Ulla Pirvola - Physiology and neuroscience

Fig: The auditory sensory epithelium. Anna Kirjavainen, 2014.
  Fig: The auditory sensory epithelium. Anna Kirjavainen, 2014.


Cellular development, repair and protection in the auditory organ – from basic science to translational research

Ulla Pirvola, PhD,
University Lecturer, Group leader

Contact details

The sensory cells of the auditory organ, the hair cells and the innervating neurons, are responsible for mechanotransduction and encoding of sound information. These cells are born during embryogenesis. The same cells are responsible for hearing function during the whole lifetime. Hair cells and neurons are easily damaged by factors such as noise, certain drugs and the effects of aging. Loss of these cells leads to permanent hearing impairment, since they do not regenerate in mammals. Hearing loss is a very common disability in humans. Due to the lack of good medical treatment, the main part of the affected population goes currently untreated. Understanding the mechanisms how the sensory cells develop and how they and other cell types of the hearing organ respond to stress allows the development of therapeutic interventions to treat hearing impairment.

Fig: 3D reconstruction of an auditory hair cell. Tommi Anttonen, 2014.

We study the regulation of inner ear development. We have recently shown the importance of the GTPase Cdc42 in cytoskeletal development and planar cell polarity in the cells of the auditory organ. These in vivo studies used novel mutant mouse models and high-resolution confocal and electron microscopical imaging.

We study the regeneration capacity of the cells of the inner ear. We have recently shown that DNA damage and limited DNA repair capacity critically limit the attempts to stimulate regeneration of supporting cells, the cells that serve as a potential platform for new hair cell formation. This study used organotypic explant culturing and viral-mediated gene transfer.

We study the mechanisms of hair cell death and repair (wound healing) of the damaged auditory organ. We have used a novel method, serial block-face scanning electron microscopy, allowing 3D modeling at subcellular level of the auditory organ. Using this method, we have recently described the modes of hair cell death and the process of wound healing performed by supporting cells.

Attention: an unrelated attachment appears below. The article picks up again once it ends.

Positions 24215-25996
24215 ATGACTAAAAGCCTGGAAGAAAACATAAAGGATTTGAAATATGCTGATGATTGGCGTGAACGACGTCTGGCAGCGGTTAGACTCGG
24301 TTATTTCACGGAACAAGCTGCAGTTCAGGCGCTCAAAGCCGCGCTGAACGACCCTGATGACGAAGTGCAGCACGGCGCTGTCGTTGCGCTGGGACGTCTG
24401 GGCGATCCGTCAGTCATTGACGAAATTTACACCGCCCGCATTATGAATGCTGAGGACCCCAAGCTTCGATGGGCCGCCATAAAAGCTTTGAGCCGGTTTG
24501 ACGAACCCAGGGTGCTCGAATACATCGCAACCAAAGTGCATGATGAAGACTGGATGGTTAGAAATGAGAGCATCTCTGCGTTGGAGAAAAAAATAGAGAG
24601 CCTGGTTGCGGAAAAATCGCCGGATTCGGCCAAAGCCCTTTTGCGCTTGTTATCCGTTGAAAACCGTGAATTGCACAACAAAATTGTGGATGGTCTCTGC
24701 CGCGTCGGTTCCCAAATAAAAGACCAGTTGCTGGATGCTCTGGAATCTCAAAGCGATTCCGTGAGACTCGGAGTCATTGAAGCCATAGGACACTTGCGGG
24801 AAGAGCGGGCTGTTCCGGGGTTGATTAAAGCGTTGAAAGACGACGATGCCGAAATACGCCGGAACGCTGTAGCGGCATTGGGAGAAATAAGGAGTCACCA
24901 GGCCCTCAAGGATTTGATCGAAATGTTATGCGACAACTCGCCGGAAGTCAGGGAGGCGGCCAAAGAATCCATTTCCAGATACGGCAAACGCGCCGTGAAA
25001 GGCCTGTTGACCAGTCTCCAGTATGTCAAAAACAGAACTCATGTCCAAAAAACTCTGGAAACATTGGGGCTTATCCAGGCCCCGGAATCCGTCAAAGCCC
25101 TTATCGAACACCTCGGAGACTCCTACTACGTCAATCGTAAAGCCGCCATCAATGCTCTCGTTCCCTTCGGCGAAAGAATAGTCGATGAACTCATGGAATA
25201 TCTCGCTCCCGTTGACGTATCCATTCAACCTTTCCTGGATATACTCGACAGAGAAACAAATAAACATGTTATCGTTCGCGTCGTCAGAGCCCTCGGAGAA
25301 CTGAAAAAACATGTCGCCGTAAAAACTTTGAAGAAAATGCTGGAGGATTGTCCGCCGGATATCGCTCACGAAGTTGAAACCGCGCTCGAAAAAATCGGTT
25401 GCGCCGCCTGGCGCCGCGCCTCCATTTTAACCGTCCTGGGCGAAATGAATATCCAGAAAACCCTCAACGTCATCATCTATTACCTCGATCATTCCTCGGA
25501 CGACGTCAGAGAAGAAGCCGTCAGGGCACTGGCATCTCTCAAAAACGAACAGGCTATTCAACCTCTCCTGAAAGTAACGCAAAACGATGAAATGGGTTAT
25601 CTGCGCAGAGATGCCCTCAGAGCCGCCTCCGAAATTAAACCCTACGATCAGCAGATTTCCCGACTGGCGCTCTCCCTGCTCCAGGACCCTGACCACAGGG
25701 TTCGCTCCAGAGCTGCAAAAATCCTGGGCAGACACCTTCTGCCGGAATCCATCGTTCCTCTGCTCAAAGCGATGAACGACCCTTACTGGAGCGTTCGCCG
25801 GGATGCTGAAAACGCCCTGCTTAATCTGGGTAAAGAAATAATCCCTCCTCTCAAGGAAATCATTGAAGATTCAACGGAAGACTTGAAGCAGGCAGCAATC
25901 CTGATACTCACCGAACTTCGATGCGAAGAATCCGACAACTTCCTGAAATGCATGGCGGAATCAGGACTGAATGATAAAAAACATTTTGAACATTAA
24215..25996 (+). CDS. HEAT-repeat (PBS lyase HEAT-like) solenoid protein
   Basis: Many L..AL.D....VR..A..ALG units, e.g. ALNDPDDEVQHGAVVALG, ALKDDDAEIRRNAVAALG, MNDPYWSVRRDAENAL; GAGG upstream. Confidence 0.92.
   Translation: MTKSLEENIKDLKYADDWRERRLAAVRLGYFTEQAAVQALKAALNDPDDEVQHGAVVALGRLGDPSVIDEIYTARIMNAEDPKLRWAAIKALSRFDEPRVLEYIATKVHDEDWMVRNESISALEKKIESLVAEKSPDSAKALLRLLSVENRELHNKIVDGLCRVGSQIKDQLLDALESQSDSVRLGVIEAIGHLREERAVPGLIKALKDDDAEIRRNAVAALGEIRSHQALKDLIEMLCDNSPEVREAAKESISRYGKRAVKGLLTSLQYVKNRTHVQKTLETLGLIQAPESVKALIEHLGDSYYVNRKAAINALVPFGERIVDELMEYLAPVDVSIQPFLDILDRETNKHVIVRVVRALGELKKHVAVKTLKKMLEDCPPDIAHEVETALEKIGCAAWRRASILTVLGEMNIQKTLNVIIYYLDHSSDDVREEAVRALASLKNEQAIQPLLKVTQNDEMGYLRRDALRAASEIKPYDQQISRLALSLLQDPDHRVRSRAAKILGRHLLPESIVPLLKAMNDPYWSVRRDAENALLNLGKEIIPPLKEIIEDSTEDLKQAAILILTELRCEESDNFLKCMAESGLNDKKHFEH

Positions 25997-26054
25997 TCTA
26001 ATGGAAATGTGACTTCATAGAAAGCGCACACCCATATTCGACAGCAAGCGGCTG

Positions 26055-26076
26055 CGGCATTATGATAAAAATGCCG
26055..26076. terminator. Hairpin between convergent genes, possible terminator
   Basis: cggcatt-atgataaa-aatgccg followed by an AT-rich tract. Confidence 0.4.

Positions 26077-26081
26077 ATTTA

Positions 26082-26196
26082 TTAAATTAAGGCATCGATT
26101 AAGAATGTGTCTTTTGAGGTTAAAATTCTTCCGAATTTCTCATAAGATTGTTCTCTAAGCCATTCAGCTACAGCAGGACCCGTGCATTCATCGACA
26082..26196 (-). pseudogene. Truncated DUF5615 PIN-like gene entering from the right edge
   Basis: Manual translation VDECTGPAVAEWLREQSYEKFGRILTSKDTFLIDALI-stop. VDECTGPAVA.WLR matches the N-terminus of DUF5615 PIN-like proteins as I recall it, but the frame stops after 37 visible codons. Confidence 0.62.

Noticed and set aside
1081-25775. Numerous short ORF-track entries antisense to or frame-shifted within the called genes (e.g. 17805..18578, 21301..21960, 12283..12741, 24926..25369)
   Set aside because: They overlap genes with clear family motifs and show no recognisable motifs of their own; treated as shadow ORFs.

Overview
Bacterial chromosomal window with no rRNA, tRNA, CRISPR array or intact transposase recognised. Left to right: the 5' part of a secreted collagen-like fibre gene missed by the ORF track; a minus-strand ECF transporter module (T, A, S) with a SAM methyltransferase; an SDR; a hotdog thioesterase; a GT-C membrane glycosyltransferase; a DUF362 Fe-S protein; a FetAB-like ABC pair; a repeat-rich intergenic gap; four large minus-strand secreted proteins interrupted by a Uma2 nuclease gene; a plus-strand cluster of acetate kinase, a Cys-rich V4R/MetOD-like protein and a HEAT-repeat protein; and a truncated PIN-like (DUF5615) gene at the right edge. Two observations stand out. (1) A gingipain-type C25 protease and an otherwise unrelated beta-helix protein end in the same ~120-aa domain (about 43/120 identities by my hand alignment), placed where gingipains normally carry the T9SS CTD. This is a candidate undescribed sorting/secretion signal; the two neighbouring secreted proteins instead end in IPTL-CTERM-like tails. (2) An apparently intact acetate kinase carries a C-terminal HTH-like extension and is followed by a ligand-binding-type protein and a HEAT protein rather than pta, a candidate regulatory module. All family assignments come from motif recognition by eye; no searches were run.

Our goal is to find pharmacological methods to protect hair cells from noise trauma, the most common cause of hearing impairment. We have recently shown the mechanisms how the JNK/c-Jun stress signaling pathway mediates hair cell death following traumas. We have provided genetic and pharmacological evidence that inhibition of this signaling attenuates noise-induced hair cell loss.

Fig: 3D reconstruction of an auditory hair cell. Tommi Anttonen, 2014.


Selected publications | More publications >>

Anttonen T*, Herranen A*, Laos M, Elomaa P, Kirjavainen A, Virkkala J, Behrens A, Pirvola U (2016) c-Jun N-terminal Phosphorylation: Biomarker for Cellular Stress rather than Cell Death in the Injured Cochlea. eNeuro DOI: 10.1523/ENEURO.0047-16.2016

Kirjavainen A, Laos M, Anttonen T, Pirvola U (2015) The Rho GTPase Cdc42 regulates hair cell planar polarity and cellular patterning in the developing cochlea. Biol Open 4, 516-526.

Anttonen T, Belevich I, Kirjavainen A, Laos M, Brakebusch C, Jokitalo, Pirvola U (2014) How to Bury the Dead: Elimination of Apoptotic Hair Cells from the Hearing Organ of the Mouse. JARO 15, 975-992.

Laos M, Anttonen T, Kirjavainen A, af Hällström T, Laiho M, Pirvola U (2014) DNA damage signaling regulates age-dependent proliferative capacity of quiescent inner ear supporting cells. Aging 6, 496-510.

Anttonen T*, Kirjavainen A*, Belevich I, Laos M, Ylikoski J, Richardson WD, Jokitalo E, Brakebusch C, Pirvola U (2012). Cdc42-dependent structural development of auditory supporting cells is required for wound healing at adulthood. Sci Rep 2, 978.

Fig: DNA damage foci in the nuclei of cell cycle reactivated supporting cells. Maarja Laos, 2014

Fig: DNA damage foci in the nuclei of cell cycle reactivated supporting cells. Maarja Laos, 2014